Gov’t urged to abort plans to buy Mamara town houses
GOVERNMENT has been urged to reconsider its intention to purchase houses from the Mamara Tasivarongo – Mavo township project for its public servants housing scheme.
Opposition leader Mathew Wale made the call yesterday.
This was in light of a recent Cabinet decision affirming the government’s intention to secure houses in the township developed by a Chinese investor.
“It is regrettable that the Mamara Tasivarongo – Mavo Development Agreement Act excludes full application of existing laws providing for planning and infrastructure development,” Wale said in a statement.
“The geographical location, climate change and material to be used are all matters that should be considered carefully,” he added.
“The absence of MID’s direct regulatory control and oversight raises serious questions on the standards and specifications applied by the developer to guarantee suitability of the designs and materials in our local context.
“With the ongoing negative and severe impacts of changing weather patterns, these requirements are important to ensure safety for human habitation purposes.”
Wale said considering the scale of the project, it is even more regrettable that law prevented public and landowner opinion on the layout of the site and the suitability of the designs in the local context.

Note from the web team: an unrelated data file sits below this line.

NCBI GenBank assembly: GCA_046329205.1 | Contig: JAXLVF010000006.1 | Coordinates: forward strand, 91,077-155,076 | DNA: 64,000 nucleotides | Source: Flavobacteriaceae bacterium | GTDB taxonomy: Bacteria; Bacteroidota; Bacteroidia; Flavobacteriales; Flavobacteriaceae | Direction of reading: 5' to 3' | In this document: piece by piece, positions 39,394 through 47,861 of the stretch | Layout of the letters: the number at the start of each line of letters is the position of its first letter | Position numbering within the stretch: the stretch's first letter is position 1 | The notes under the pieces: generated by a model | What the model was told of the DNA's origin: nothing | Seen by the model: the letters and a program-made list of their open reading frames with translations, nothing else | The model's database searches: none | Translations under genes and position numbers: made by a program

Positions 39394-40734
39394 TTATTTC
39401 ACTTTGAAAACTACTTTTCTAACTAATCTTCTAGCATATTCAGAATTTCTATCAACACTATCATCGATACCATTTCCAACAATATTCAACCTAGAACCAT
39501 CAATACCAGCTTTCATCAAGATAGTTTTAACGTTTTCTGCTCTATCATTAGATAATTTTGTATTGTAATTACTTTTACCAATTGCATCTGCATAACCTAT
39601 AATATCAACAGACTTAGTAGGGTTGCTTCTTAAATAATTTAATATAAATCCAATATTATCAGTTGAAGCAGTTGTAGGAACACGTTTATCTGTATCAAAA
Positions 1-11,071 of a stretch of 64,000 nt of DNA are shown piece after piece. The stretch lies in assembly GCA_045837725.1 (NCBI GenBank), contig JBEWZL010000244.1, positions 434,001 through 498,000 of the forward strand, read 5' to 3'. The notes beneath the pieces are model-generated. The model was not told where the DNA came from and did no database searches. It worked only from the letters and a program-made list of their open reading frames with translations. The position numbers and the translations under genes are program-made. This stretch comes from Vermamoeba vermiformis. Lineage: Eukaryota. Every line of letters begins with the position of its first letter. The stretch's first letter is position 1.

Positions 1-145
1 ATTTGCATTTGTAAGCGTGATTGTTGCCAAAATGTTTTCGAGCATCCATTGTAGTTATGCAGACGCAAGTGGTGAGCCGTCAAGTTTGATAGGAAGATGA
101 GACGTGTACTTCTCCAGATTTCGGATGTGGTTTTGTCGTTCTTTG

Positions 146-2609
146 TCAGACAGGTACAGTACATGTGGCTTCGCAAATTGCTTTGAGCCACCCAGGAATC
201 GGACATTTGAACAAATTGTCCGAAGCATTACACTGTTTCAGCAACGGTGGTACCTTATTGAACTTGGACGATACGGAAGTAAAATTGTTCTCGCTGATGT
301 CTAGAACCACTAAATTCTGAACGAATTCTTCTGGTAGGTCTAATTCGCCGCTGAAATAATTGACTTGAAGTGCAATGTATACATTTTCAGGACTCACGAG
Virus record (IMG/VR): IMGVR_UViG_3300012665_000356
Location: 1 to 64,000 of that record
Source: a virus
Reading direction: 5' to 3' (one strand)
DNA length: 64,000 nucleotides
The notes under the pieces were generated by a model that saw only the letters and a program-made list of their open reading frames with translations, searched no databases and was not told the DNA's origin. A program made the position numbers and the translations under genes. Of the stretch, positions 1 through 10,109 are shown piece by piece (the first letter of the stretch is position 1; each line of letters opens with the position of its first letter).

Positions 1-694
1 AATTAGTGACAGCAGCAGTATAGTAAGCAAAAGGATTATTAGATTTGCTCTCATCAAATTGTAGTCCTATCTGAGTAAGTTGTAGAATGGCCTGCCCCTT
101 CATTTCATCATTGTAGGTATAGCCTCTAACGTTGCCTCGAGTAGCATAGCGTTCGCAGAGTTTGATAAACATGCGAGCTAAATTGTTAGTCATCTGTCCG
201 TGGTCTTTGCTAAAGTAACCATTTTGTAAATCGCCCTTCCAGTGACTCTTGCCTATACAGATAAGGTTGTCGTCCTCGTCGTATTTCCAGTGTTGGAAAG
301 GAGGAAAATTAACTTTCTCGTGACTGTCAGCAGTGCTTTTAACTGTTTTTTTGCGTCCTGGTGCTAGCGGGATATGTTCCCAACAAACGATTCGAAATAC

“From what can be seen the houses already look too frail on the face of our gale force winds in full flight.
“Anyone looking at them will certainly wonder whether the buildings can withstand such forces.
“The government must understand that the safety of public servants and interested investors must come first.
“I therefore urge the government to give these concerns serious thought. Due diligence checks must be carried out if tax payers’ money is going to be used to purpose the houses.
“This is a Chinese tune that can go seriously wrong for our public servants and interested investors and so the government must exercise restraint and best judgment,” the Opposition Leader added.
Wale also warned that by entering into any deal, opens the risk for manipulative increases in costs that could create a mismatch in actual value and pricing status of these houses.
The Opposition Leader however suggested that if the government so chooses to go ahead with the approved plan, then it should allow for the market forces to be at play, which could help to put pressure for lower costs.